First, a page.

“Pensées” by Blaise Pascal (1623–1662) Selections from Parts 9-12

VIII. The Fundamentals Of The Christian Religion 556 – Christianity looks to establish a great religion For this, man need it to explain his nature & that of the world around him Many revile it because they don’t understand it God is great, powerful & eternal but removed from Man – Deism Christianity relies on… Read more “Pensées” by Blaise Pascal (1623–1662) Selections from Parts 9-12

“Pensées” by Blaise Pascal (1623–1662) Selections from Parts 6-7

VI. The Philosophers 374 – What surprises me is that people aren’t surprised by their own weakness They are so serious & they follow their life’s path out of certainty of what reason & justice are They’re constantly deceived & they think it’s their own fault Many people glorify skeptics [which they ought to be… Read more “Pensées” by Blaise Pascal (1623–1662) Selections from Parts 6-7

“Pensées” by Blaise Pascal (1623–1662) Selections from Parts 2-5

“Pensées” by Blaise Pascal (1623–1662) I. Thoughts On Mind And On Style II. The Misery Of Man Without God 72 – Man’s Disproportion This is where innate knowledge leads us If not, there’s no truth in man If so, he’ll find a cause of humiliation Man should focus on nature & not small & unimportant… Read more “Pensées” by Blaise Pascal (1623–1662) Selections from Parts 2-5

“Dissertation on First Principles of Government” by Thomas Paine (1795)

“Dissertation on First Principles of Government” by Thomas Paine (1795) One subject is near & dear to most people’s hearts, government because no matter if they are poor or rich, their prosperity is tied to it Should know its principles There has been precious little development in improving governments excluding the American Revolution European government… Read more “Dissertation on First Principles of Government” by Thomas Paine (1795)

“The Social Contract” by Jean-Jacques Rousseau Book IV (1762)

Book IV Chapter One: The General Will is Indestructible When an assembly is gathered, all are convened only to consider one will, the common good, which is apparent and only good sense is need to perceive it. This peace, unity and equality are at odds with political subtleties. Honest and simple men are difficult to… Read more “The Social Contract” by Jean-Jacques Rousseau Book IV (1762)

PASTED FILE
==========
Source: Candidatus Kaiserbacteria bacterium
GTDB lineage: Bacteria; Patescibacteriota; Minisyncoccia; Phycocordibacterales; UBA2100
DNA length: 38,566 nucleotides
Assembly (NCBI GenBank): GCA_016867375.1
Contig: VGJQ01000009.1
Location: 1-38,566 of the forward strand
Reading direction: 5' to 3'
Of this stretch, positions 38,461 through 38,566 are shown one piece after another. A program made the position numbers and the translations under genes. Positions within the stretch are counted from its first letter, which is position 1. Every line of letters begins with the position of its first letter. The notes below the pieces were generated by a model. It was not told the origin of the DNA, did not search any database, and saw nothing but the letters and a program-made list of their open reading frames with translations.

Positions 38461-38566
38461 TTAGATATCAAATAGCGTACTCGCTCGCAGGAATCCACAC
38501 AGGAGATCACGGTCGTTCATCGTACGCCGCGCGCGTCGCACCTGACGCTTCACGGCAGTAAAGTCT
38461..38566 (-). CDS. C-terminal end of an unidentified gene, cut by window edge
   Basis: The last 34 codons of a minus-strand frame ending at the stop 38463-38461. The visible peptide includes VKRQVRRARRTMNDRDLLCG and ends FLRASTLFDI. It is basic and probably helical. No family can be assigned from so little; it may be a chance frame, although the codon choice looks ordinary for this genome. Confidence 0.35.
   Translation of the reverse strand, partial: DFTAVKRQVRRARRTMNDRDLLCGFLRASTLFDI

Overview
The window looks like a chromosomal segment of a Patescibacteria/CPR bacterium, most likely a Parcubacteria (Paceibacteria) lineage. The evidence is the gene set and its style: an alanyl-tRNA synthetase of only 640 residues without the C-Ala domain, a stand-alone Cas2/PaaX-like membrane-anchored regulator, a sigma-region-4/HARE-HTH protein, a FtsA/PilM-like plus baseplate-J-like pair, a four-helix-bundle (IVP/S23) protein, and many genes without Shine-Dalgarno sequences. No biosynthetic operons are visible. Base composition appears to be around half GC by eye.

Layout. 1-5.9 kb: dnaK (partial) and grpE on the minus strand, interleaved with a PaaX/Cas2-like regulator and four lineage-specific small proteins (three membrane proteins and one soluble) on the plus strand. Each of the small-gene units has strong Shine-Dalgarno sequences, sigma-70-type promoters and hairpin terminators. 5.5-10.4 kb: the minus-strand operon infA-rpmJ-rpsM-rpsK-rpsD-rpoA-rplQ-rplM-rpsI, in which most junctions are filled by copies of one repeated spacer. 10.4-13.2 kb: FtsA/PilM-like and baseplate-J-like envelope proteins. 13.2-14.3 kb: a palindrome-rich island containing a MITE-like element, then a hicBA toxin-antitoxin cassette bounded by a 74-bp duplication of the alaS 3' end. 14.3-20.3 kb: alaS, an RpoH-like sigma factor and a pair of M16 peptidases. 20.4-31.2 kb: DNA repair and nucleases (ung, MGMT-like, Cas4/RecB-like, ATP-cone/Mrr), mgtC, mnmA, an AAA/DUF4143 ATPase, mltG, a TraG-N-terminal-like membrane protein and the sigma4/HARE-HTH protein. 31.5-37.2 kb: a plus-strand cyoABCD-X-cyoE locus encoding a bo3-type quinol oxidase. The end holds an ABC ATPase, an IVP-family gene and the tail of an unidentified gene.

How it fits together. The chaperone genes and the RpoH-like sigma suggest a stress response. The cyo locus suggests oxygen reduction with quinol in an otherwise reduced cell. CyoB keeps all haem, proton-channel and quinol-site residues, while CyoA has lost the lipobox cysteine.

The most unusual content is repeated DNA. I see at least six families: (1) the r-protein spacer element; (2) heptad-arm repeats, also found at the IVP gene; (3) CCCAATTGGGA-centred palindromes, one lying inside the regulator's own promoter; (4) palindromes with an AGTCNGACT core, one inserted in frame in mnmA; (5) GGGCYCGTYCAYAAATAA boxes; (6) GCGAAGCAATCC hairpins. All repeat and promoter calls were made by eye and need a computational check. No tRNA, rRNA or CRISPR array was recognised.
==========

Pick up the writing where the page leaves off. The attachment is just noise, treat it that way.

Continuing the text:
“The Social Contract” by Jean-Jacques Rousseau Book III (1762)

Book III Chapter One: Government in General Free action is based on two causes: Moral – the will that determines the act; and Physical – the power that executes the act. The legislative power is the moral cause based on the general will and is the sovereign. The executive power is the physical cause based… Read more “The Social Contract” by Jean-Jacques Rousseau Book III (1762)

“The Social Contract” by Jean-Jacques Rousseau Book II (1762)

Book II Chapter One: Sovereignty is inalienable The conclusion of Book I was that only the general will can direct the state’s forces based on the reason behind its establishment: the common good. Clashing interests create the necessity for societies but common interests allow them to continue. Society must only be governed by common interests.… Read more “The Social Contract” by Jean-Jacques Rousseau Book II (1762)

“The Social Contract” by Jean-Jacques Rousseau Book I (1762)

Book I Chapter One: Introduction “Man is born free and everywhere he is in chains.” With respect to force, people will obey if they are forced to. Without the chains of obedience or slavery, life would definitely be better. The former master and former slave may continue a relationship based on superiority-inferiority but force is… Read more “The Social Contract” by Jean-Jacques Rousseau Book I (1762)

“Upon Some Verses of Virgil” by Michel de Montaigne (1580-1595)

“Upon Some Verses of Virgil” by Michel de Montaigne Montaigne is getting older and all he’s got left is to look back at life. He wants to live a comfortable life but wants to be temperate and moderate. This is difficult because comfort requires avoiding pain and that means going toward pleasure, the opposite of… Read more “Upon Some Verses of Virgil” by Michel de Montaigne (1580-1595)

“That the Relish of Good and Evil Depends in a Great Measure upon the Opinion We Have of Them” – Michel de Montaigne (1580-1595)

any That the Relish of Good and Evil Depends in a Great Measure upon the Opinion We Have of Them – Michel de Montaigne People are often bothered by their views on things, not the things themselves. We choose to see them as good or bad. If that’s so, why not choose to see things… Read more “That the Relish of Good and Evil Depends in a Great Measure upon the Opinion We Have of Them” – Michel de Montaigne (1580-1595)